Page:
Thursday, August 13, 2015
For the last few months, it seems like every 'Must-Read Summer Books' list included The Rocks by Peter Nichols. Over and over, this book has been compared to Jess Walter's Beautiful Ruins, and since most of the story takes place along the rocky cliffs of Mallorca, it's the quintessential beach read, if you aren't going on vacation this year and want to pretend you are sitting by the Mediterranean sea. It's not really a breezy book but I definitely felt transported just a few chapters in.
The Rocks starts off in 2005 with a short chapter detailing a tragic accident. From there, the book is told in descending order, moving backward from the present into the past where there are layers and layers of history between the four main characters. Lulu and Gerald had been married for a very short time after World War II, but after an incident (details which are unknown to everyone), they separate, and although they live within a few miles of one another, they manage to only run into each other three times over sixty years. Luc is Lulu's son from her second marriage, and Aegina is Gerald's daughter from his second marriage. The heart of this story lies with Luc and Aegina.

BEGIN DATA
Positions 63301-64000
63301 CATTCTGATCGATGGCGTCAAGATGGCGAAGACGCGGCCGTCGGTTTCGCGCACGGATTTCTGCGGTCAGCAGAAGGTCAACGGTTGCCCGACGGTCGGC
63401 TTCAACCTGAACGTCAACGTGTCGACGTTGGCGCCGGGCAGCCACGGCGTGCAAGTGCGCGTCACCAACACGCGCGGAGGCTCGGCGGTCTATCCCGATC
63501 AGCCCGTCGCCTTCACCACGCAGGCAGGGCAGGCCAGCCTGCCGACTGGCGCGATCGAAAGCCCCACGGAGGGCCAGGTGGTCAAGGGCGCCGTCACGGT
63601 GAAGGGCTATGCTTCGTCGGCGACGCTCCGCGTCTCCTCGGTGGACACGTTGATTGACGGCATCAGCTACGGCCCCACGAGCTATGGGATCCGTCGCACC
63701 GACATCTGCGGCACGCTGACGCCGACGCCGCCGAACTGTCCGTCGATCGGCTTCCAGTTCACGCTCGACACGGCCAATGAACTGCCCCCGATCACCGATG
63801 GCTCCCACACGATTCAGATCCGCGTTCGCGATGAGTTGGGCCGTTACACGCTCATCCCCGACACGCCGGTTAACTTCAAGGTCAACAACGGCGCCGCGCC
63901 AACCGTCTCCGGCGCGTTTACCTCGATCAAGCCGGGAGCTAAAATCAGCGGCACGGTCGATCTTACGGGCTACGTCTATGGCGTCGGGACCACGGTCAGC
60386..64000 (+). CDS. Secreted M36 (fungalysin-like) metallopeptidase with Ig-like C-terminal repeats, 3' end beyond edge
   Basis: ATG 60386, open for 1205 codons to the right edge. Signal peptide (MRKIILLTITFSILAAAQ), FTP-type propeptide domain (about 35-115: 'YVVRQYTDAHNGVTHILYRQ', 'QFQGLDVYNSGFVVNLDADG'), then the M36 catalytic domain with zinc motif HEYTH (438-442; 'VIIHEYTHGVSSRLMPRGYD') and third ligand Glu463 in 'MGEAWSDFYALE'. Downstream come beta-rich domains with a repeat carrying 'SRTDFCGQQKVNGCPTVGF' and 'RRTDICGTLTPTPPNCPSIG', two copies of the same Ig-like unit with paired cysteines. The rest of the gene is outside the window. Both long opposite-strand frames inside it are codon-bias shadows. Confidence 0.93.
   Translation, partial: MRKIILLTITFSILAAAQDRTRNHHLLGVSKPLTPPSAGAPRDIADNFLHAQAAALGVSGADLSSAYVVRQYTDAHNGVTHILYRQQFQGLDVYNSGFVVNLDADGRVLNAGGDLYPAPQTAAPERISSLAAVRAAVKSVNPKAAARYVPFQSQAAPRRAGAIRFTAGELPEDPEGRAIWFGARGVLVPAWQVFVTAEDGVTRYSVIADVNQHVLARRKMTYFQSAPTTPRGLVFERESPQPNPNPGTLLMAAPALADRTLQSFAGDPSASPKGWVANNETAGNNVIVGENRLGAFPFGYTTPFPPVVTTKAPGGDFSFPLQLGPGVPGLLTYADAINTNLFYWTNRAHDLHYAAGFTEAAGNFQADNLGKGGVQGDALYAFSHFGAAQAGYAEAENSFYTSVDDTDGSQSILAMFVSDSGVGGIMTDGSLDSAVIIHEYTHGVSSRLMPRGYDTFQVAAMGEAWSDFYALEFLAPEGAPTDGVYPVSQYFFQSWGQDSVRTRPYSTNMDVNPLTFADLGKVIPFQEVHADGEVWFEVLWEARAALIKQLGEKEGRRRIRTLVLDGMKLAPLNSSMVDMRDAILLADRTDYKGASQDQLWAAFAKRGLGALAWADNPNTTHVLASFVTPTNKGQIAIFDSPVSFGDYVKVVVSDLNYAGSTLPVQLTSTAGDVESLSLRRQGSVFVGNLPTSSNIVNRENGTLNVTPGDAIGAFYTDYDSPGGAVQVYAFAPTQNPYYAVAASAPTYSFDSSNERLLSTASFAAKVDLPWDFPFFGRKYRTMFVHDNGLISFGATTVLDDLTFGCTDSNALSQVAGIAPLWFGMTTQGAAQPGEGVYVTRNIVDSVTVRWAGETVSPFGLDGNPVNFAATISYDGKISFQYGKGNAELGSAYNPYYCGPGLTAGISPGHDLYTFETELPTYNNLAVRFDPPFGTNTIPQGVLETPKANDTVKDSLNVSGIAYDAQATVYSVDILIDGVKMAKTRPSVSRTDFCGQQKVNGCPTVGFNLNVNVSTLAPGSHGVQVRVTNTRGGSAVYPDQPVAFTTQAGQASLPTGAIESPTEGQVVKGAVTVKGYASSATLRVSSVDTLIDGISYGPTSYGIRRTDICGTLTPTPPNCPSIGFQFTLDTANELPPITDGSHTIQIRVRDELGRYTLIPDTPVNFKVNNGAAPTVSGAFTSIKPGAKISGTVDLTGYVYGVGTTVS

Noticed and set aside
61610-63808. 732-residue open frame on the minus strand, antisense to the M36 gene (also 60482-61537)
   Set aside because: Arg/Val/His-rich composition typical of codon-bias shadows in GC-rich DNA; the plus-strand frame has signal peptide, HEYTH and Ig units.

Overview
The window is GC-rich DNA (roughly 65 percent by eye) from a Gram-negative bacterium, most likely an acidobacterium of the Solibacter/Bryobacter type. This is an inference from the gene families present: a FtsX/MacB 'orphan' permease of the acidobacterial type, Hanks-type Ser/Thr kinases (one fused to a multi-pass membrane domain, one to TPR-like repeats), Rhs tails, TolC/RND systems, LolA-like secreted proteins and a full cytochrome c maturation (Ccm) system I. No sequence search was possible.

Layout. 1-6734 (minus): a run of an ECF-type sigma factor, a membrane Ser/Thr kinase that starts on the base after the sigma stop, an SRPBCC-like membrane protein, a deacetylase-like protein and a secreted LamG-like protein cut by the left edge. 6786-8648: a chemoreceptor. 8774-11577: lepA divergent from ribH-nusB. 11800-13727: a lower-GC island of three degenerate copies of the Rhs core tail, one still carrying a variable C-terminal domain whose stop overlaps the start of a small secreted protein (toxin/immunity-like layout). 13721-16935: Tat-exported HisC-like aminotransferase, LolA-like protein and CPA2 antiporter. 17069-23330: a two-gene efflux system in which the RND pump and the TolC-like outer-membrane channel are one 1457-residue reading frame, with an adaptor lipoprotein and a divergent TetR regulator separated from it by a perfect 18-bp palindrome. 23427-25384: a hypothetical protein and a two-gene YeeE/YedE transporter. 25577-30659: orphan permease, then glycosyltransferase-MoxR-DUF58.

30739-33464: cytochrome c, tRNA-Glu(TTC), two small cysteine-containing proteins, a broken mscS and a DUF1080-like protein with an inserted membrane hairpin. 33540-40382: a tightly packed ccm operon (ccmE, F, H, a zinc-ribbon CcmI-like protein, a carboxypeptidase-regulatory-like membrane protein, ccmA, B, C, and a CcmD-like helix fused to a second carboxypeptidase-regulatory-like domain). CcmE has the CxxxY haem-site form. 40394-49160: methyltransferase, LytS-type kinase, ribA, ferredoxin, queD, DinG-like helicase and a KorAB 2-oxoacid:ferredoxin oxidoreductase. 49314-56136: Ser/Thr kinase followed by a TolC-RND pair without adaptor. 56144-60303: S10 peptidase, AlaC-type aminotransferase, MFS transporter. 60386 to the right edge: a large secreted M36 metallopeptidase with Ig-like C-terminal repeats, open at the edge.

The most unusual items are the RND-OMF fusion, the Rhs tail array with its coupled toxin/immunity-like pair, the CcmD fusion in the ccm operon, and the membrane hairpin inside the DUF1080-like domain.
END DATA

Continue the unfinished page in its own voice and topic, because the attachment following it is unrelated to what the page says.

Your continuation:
This book is lovely and heartbreaking and crushing all at once. As I read and the years went further and further back, I started to fear that Nichols wouldn't give the reader another 'present day' chapter at the end, but I was wrong to worry. The second-to-last chapter of The Rocks was the emotional payoff for which I'd been waiting. It made me cry, and then later when I shared the end with my husband, I teared up again.
I think the thing that got to me most is that The Rocks is all about misunderstandings and missed connections. Life for Lulu, Gerald, Luc and Aegina would have been so different if they had known some big, important things. Maybe they could have had happier lives; maybe they would have been more miserable. There's no knowing and that's true in our real, everyday lives as well.
I will say that there are some slow sections. Every time a new year began, it took some time to settle into the new story that was being told. And there was a point when I had a bit of trouble keeping all of the names straight--there are a ton of supporting characters with interesting backstories and European names that start to sound alike around page 250. Keep going, push through and you'll figure out who everyone is eventually (or not, but as long as you remember the main foursome, you'll be fine).
Final verdict: yes, I'd recommend The Rocks, whether you're reading on a beach or not.